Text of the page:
People who are interested in autophagy through fasting also find success on the keto diet. Through autophagy, the body can actually reduce harmful cells and tissues as the body goes through starvation mode. Think of this as “spring cleaning” for the cells. There is some studies that show this is helpful in cancer patients by consuming harmful tumors in the autophagy process.
There are some studies that have shown that keto is well-suited for epilepsy patients and has helped reduce incidents.
So who should avoid the keto diet? We always advocate for experimenting with what works for you and discussing with your doctor, but you may want to avoid keto if you fall into these categories
Ketones are the bodies that are produced when your body is in ketosis. They’re essential for brain health and are a slower burning, more even type of fuel. We’ve written a full guide on ketone bodies here.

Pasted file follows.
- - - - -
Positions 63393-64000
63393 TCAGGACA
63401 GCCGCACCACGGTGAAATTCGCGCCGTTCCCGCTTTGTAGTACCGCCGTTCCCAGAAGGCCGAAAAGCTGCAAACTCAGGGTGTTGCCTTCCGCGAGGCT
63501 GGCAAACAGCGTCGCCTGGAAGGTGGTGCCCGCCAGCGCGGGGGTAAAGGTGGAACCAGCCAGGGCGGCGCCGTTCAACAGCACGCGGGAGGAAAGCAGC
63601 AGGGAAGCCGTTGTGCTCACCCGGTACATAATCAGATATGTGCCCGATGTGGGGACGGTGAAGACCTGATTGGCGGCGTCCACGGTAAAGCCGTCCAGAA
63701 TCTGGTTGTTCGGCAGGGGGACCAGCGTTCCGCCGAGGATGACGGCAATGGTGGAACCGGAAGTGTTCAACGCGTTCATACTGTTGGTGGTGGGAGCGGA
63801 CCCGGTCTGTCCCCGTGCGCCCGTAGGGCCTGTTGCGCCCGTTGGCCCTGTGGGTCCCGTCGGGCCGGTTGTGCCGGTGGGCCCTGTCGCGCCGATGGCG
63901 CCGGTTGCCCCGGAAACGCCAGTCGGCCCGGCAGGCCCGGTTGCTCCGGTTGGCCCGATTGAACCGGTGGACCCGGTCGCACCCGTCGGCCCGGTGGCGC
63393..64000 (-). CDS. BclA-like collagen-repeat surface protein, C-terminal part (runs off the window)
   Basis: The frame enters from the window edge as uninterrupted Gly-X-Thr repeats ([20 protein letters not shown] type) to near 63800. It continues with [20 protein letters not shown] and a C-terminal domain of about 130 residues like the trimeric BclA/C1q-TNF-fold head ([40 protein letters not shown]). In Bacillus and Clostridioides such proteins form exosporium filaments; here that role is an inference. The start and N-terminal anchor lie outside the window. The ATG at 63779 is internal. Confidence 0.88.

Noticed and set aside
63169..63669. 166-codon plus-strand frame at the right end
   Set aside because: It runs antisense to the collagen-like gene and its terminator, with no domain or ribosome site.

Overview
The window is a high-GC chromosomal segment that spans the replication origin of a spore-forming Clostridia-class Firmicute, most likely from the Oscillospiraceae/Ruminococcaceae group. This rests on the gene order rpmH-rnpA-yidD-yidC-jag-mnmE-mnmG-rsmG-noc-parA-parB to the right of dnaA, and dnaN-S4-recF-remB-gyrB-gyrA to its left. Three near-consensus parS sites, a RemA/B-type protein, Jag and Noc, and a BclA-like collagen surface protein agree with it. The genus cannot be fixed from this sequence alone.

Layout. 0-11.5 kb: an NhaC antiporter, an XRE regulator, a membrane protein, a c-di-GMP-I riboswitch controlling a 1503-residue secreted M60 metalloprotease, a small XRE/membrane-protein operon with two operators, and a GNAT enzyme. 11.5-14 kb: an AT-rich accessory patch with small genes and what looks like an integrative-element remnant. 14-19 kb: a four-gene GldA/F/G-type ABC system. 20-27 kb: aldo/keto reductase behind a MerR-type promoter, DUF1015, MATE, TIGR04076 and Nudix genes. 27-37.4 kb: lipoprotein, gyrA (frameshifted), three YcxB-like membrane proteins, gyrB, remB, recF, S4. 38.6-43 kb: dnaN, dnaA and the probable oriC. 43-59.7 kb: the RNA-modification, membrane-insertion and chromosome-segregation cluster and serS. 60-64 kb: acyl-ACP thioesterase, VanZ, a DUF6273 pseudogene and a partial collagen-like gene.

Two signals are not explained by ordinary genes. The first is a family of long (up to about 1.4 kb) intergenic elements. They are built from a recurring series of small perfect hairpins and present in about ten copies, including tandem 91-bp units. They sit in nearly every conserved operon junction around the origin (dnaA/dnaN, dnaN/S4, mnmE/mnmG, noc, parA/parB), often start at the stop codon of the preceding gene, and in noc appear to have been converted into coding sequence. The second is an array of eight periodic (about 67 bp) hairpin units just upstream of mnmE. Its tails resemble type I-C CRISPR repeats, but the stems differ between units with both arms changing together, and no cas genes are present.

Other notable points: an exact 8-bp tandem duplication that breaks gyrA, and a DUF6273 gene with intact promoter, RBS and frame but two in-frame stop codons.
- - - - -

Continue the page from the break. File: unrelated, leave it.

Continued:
If you’re curious on what to drink on keto - most people stick with water, coffee and tea. With that said, we’ve put together a great resource on the best keto drink mixes here that should be helpful if you’re looking for something a little different.
Fortunately, due to it’s popularity - there’s no shortage of keto snacks that you can have while staying keto. Here’s a short list of some of our favorite keto snacks on the market.
People are always looking for more information on the Banting diet. Unfortunately, though, there are unhelpful and frankly unscientific resources out there, that's why we've come together to collect the best resources we can find. Read more below:
Research on the Keto diet's effects for those with chronic + acute illnesses: